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I'm trying to create a QML object that acts like a wrapper for other objects. Here's my QML file (Container.qml):

Item {
    property string label
    property Item control

    Row {
        Label {
            text: label
        }

        // Not sure how to display the control assigned to the control property
    }
}

What I would like to do (in my QML that consumes this component) is something like this:

Container {
    label: "My Label"
    control: Textbox {
        text: "My Value"
    }
}

When fed that QML the result (in the interface) should be something resembling the output from this QML:

Item {
    Row {
        Label {
            text: "My Label"
        }
        Textbox {
            text: "My Value"
        }
    }
}

Is this possible? When I try to do this I get "cannot assign object to property" when assigning an Item to the control property. I've searched the Qt forums and Googled this mercilessly, but no success. If anybody knows the answer it would be greatly appreciated.

Thanks

Jack

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4 Answers 4

up vote 11 down vote accepted

You can dynamically load items using the Loader element, and then set the 'control' property to be an alias that directly refers to the loader's sourceComponent property.

So your Container.qml could look like this:

Item {
    property string label
    property alias control : loader.sourceComponent

    width: 200; height: 200

    Row {
        Label { text: label }
        Loader { id: loader }
    }
}

Now when you assign a graphical item to the 'control' property, it will automatically be displayed by the Loader.

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Wow, that Loader object looks great! Wish I would have known about that a long time ago! That is a much more elegant solution. Thanks for sharing! –  Jack Benson Feb 18 '11 at 12:48

There is much better solution: Look at this link

/* MyObject.qml */

Rectangle {
    default property alias children /* name can be any */ : inner_space.children

    /* ... some many other elements ... */
    Item {
       id: inner_space

       /* ... some other params ... */
    }
    /* ... some many other elements ... */
}

And now we can do all we want!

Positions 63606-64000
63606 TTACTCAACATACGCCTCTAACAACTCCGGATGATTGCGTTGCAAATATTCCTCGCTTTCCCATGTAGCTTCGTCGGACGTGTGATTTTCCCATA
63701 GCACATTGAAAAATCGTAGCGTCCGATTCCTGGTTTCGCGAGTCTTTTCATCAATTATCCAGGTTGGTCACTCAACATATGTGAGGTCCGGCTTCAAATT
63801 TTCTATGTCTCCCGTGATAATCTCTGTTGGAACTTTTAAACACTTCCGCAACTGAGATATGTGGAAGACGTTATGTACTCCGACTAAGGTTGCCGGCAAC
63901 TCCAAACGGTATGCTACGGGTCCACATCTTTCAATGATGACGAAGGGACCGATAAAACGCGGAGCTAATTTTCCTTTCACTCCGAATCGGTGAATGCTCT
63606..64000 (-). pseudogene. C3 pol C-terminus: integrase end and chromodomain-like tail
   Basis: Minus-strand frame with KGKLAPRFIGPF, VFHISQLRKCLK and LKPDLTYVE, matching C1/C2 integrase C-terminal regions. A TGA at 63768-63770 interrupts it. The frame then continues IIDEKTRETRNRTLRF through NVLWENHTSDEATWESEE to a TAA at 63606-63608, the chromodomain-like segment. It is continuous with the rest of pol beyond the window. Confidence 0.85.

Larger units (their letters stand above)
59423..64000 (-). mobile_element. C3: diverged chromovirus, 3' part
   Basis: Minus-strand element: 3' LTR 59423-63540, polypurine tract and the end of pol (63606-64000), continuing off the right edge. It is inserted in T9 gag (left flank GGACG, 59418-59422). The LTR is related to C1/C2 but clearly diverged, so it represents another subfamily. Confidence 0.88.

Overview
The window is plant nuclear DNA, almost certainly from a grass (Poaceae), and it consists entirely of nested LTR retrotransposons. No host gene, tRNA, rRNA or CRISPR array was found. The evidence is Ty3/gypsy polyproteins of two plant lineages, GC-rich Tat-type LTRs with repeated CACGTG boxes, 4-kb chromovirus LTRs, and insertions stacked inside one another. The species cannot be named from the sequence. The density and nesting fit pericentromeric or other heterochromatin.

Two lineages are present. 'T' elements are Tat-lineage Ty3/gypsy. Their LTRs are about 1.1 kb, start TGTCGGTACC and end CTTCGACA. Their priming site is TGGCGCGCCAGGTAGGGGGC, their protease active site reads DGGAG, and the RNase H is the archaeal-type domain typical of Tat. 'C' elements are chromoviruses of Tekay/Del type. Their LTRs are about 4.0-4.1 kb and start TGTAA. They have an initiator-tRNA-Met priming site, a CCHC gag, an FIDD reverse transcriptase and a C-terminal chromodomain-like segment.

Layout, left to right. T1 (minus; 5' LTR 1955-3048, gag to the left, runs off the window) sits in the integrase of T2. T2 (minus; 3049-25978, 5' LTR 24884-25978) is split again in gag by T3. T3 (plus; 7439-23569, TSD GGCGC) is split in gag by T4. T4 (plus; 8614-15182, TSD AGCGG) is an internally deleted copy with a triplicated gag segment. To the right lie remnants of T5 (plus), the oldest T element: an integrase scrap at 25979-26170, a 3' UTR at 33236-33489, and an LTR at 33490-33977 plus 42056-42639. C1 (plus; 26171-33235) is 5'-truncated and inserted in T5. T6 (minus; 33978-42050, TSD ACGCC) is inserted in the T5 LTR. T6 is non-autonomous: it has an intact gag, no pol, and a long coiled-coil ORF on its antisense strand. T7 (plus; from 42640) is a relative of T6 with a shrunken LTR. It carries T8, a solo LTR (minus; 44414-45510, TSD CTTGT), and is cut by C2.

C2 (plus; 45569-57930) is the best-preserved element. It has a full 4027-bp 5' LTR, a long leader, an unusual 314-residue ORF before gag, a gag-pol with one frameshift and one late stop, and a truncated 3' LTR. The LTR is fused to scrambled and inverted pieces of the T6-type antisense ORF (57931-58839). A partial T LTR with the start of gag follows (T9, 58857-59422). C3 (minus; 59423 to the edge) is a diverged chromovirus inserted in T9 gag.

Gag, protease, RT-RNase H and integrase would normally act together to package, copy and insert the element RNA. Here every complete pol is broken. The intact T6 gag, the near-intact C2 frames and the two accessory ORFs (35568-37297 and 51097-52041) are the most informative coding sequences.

/* main.qml */

Rectangle {
    MyObject {
        Button {
             /* ... */
        }
    }
}
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It is better to use the data member than the children member. The behaviour is almost exactly the same, but you will be able to add non-visual elements as well, such as Component. If you use children, your program will segfault if you add a Component. –  bobbaluba Jun 25 at 10:46

Been using QML for about a month now, no idea really how to do this I'm afraid.

Best plan is to figure out all possible things that the control (Textbox in your example) could be, create an instance of each component in your row, and set a corresponding state on your Item. The state would then take care of making the desired component visible or invisible as appropriate.

Edit

Just thought. (Haven't tried this but give it a go!) In your Item's Component.onCompleted: handler, try calling control.createObject(rowID) where rowID is an id for your Row object, (which you want to be the parent of control).

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Thanks for the response! The solution (as I understand it) would work, but is less than ideal. All of those extra hidden controls just to render one control...seems like a waste. I'll keep plugging away. If I find anything I'll be sure to post back. –  Jack Benson Feb 17 '11 at 12:31
    
That certainly seems like it should work. I misunderstood the documentation on dynamically creating objects. Your brief explanation clarifies that for me. I'm still getting the "cannot assign object to property" error though. It doesn't make sense, because I know you can assign Items to properties. For example, the rectangle accepts a Gradient (not an Item, I know, but an Object). I think your answer is correct, I just don't understand why this won't work! :) Thanks for your help! If you have more insights, let me know! –  Jack Benson Feb 17 '11 at 16:16

You can create a container for other items using a custom property:

Item
{
    id: root

    property list<Item> rectList: [
        Rectangle
        {
            parent: root
        },
        Rectangle
        {
            parent: root
        },
        Rectangle
        {
            parent: root
        },
        Rectangle
        {
            parent: root
        }
    ]
}

Note that the parent of the Rectangle Items is set manually so they will be visual children of the container.

You can assess them as a javascript array

for ( var i = 0; i < root.rectList.length; i++ )
{
   var rect = root.rectList[i];
   rect.visible = true;
}

or

rect.rectList[1].visible = false;
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